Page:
The rôle of fat and protein during breeding in the White-bellied swiftlet (Collocalia esculents)

Authors

  • C. J. Hails,

    1. Department of Zoology, University of Malaya, Kuala Lumpur–11, Malaysia
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    • *Botanic Gardens, Cluny Road, Singapore 1025, Republic of Singapore.

  • A. K. Turner

    1. Department of Zoology, University of Malaya, Kuala Lumpur–11, Malaysia
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    • **Department of Zoology, University of Glasgow, Glasgow, Scotland.


Abstract

The breeding biology of the White-bellied swiftlet was studied in Malaysia. Birds were captured every month, and more intensively during the breeding season. To investigate the role of fat and protein reserves in the annual cycle, carcasses were fat extracted after separating the pectoral muscles. The stage of the laying cycle was investigated by histological examination of the ovaries.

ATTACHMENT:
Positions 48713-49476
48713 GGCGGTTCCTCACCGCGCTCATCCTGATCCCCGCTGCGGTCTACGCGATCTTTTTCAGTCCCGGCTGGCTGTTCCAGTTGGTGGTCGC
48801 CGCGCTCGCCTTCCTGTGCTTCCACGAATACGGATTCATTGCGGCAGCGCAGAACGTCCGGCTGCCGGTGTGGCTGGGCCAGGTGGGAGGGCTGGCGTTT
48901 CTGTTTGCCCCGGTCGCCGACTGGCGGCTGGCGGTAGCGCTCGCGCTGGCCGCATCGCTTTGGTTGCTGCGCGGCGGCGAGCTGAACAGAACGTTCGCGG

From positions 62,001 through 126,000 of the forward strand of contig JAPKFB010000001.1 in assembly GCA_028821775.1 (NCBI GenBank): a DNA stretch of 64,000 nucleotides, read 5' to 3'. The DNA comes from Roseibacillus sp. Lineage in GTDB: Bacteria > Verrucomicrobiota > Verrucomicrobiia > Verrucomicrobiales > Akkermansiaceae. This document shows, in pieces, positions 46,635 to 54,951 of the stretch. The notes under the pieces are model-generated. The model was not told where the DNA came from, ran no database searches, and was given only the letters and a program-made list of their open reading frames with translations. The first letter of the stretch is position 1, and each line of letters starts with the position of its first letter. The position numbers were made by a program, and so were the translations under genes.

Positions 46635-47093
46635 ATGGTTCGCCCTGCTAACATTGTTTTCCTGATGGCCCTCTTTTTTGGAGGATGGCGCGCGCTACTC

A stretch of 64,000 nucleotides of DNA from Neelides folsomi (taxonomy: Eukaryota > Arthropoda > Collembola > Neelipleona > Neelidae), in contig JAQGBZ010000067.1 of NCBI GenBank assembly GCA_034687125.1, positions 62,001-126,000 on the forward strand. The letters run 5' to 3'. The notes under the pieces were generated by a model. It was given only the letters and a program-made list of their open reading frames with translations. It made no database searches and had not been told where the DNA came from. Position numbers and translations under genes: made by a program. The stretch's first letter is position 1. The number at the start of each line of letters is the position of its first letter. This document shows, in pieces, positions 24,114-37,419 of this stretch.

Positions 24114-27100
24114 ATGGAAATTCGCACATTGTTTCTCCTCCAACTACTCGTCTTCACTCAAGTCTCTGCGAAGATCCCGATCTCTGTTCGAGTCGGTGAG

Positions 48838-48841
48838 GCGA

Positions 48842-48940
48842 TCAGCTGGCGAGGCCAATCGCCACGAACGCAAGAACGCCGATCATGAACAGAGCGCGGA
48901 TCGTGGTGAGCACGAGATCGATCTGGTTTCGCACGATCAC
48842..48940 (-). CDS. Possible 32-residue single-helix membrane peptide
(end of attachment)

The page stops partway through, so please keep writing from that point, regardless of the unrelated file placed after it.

Fat and protein reserves were correlated with the body size of the birds. In non-laying females and males, both reserves were correlated with date and feeding conditions determined by the weather. In egg-laying birds, protein reserves were again correlated with feeding conditions, but fat reserves were negatively correlated with the day of the laying cycle. Assessment of the daily foraging abilities of the birds showed that, for egg-layers, proteins were likely to be in greatest supply and fats in least supply. It is suggested that a fat reserve serves as an insurance against poor feeding conditions for laying birds.

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